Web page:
Position Auctions with Externalities Patrick Hummel 1 and R. Preston McAfee 2 1 Google Inc. phummel@google.com 2 Microsoft Corp. preston@mcafee.cc Abstract. This paper presents models for predicted clickthrough
More informationOptimal Auctions Continued
Lecture 6 Optimal Auctions Continued 1 Recap Last week, we... Set up the Myerson auction environment: n riskneutral bidders independent types t i F i with support [, b i ] residual valuation of t 0 for
More informationCPC/CPA Hybrid Bidding in a Second Price Auction
CPC/CPA Hybrid Bidding in a Second Price Auction Benjamin Edelman Hoan Soo Lee Working Paper 09074 Copyright 2008 by Benjamin Edelman and Hoan Soo Lee Working papers are in draft form. This working paper
More informationBidding Dynamics of Rational Advertisers in Sponsored Search Auctions on the Web
Proceedings of the International Conference on Advances in Control and Optimization of Dynamical Systems (ACODS2007) Bidding Dynamics of Rational Advertisers in Sponsored Search Auctions on the Web S.
More informationSharing Online Advertising Revenue with Consumers
Sharing Online Advertising Revenue with Consumers Yiling Chen 2,, Arpita Ghosh 1, Preston McAfee 1, and David Pennock 1 1 Yahoo! Research. Email: arpita, mcafee, pennockd@yahooinc.com 2 Harvard University.
More informationDiscrete Strategies in Keyword Auctions and their Inefficiency for Locally Aware Bidders
Discrete Strategies in Keyword Auctions and their Inefficiency for Locally Aware Bidders Evangelos Markakis Orestis Telelis Abstract We study formally two simple discrete bidding strategies in the context
More informationA QualityBased Auction for Search Ad Markets with Aggregators
A QualityBased Auction for Search Ad Markets with Aggregators Asela Gunawardana Microsoft Research One Microsoft Way Redmond, WA 98052, U.S.A. + (425) 7076676 aselag@microsoft.com Christopher Meek Microsoft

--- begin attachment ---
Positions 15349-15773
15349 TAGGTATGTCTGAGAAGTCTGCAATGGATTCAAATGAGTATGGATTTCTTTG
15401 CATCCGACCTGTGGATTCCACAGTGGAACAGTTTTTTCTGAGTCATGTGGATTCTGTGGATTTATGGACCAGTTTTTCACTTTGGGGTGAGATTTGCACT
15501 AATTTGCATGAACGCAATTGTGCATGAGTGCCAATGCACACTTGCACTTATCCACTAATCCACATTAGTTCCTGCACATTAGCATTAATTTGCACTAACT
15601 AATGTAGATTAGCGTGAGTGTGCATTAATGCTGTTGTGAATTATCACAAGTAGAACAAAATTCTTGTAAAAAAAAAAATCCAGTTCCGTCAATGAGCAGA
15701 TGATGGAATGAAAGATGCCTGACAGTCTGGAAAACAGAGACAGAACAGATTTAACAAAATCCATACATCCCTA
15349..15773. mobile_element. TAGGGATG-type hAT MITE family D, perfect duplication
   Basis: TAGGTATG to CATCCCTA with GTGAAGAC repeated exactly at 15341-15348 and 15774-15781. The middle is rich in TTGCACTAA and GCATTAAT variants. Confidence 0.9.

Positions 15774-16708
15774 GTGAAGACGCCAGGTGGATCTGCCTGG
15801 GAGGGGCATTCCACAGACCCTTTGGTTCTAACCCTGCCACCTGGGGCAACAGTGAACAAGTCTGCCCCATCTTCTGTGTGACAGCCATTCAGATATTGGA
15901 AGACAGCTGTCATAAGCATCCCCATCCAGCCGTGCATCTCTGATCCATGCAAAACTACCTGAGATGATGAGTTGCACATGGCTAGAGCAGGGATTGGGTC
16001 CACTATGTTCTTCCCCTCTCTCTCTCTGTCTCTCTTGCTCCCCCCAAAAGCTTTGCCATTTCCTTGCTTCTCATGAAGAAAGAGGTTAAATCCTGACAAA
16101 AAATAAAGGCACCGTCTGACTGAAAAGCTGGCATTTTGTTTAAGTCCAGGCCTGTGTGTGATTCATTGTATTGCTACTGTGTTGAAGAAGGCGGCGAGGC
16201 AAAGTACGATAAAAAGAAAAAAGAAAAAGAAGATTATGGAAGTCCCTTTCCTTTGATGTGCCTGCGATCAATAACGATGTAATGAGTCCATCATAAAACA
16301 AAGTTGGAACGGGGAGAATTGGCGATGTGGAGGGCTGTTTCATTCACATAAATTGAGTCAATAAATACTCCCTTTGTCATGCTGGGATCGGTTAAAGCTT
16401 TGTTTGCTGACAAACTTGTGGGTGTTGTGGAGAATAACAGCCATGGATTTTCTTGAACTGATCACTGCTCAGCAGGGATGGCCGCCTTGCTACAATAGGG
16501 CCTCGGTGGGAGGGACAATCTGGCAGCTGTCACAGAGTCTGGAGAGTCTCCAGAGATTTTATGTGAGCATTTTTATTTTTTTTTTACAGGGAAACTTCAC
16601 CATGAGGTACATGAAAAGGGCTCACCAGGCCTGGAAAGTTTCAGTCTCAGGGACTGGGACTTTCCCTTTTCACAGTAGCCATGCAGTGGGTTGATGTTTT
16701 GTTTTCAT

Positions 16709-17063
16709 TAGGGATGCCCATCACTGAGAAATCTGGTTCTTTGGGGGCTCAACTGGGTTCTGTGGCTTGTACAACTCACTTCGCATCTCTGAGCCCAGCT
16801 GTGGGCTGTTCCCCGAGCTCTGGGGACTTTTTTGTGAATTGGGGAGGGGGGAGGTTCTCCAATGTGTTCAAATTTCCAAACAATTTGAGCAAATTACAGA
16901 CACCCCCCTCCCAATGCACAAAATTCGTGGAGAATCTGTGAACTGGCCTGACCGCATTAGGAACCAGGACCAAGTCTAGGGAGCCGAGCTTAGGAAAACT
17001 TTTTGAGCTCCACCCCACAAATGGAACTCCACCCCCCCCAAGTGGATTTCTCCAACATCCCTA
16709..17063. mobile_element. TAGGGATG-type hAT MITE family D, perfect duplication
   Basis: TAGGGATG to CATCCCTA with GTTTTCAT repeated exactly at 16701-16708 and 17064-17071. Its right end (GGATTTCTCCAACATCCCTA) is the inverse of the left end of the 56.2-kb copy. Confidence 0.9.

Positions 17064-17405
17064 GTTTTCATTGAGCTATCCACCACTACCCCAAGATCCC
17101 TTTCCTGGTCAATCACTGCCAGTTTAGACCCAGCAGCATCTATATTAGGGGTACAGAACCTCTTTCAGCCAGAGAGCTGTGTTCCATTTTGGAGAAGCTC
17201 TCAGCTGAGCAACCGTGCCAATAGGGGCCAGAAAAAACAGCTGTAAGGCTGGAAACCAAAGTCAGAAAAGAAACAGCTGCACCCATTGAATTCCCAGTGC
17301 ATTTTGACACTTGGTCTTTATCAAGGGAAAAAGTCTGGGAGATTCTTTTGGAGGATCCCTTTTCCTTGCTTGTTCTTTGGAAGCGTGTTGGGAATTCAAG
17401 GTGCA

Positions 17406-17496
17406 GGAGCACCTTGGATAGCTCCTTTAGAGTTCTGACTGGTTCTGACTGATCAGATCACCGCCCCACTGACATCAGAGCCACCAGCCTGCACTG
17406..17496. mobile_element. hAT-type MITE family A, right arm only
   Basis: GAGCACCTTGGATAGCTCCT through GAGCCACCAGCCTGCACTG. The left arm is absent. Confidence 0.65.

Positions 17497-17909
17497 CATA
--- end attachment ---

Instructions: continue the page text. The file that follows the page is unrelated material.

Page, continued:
More informationATHENS UNIVERSITY OF ECONOMICS AND BUSINESS. MASTER OF SCIENCE PROGRAM (MSc) In INFORMATION SYSTEMS MASTER THESIS
ATHENS UNIVERSITY OF ECONOMICS AND BUSINESS MASTER OF SCIENCE PROGRAM (MSc) In INFORMATION SYSTEMS MASTER THESIS Data Analysis and Bidding Strategies in Sponsored Search Auctions Sotiri Maria Registration
More informationOptimal slot restriction and slot supply strategy in a keyword auction
WIAS Discussion Paper No.219 Optimal slot restriction and slot supply strategy in a keyword auction March 31, 211 Yoshio Kamijo Waseda Institute for Advanced Study, Waseda University 161 Nishiwaseda,
More informationMarket Power and Efficiency in Card Payment Systems: A Comment on Rochet and Tirole
Market Power and Efficiency in Card Payment Systems: A Comment on Rochet and Tirole Luís M. B. Cabral New York University and CEPR November 2005 1 Introduction Beginning with their seminal 2002 paper,
More informationReserve Prices in Internet Advertising Auctions: A Field Experiment
Reserve Prices in Internet Advertising Auctions: A Field Experiment Michael Ostrovsky Stanford University ostrovsky@gsb.stanford.edu Michael Schwarz Yahoo! Labs mschwarz@yahooinc.com December 24, 2009
More informationConsiderations of Modeling in Keyword Bidding (Google:AdWords) Xiaoming Huo Georgia Institute of Technology August 8, 2012
Considerations of Modeling in Keyword Bidding (Google:AdWords) Xiaoming Huo Georgia Institute of Technology August 8, 2012 8/8/2012 1 Outline I. Problem Description II. Game theoretical aspect of the bidding
More informationSharing Online Advertising Revenue with Consumers
Sharing Online Advertising Revenue with Consumers Yiling Chen 2,, Arpita Ghosh 1, Preston McAfee 1, and David Pennock 1 1 Yahoo! Research. Email: arpita, mcafee, pennockd@yahooinc.com 2 Harvard University.
More information8 Modeling network traffic using game theory
8 Modeling network traffic using game theory Network represented as a weighted graph; each edge has a designated travel time that may depend on the amount of traffic it contains (some edges sensitive to
More informationPayperaction model for online advertising
Payperaction model for online advertising Mohammad Mahdian 1 and Kerem Tomak 1 Yahoo! Research. Email: {mahdian,kerem}@yahooinc.com Abstract. The online advertising industry is currently based on two
More informationUnraveling versus Unraveling: A Memo on Competitive Equilibriums and Trade in Insurance Markets
Unraveling versus Unraveling: A Memo on Competitive Equilibriums and Trade in Insurance Markets Nathaniel Hendren January, 2014 Abstract Both Akerlof (1970) and Rothschild and Stiglitz (1976) show that
More informationManagerial Economics
Managerial Economics Unit 8: Auctions Rudolf WinterEbmer Johannes Kepler University Linz Winter Term 2012 Managerial Economics: Unit 8  Auctions 1 / 40 Objectives Explain how managers can apply game
More informationContract Auctions for Sponsored Search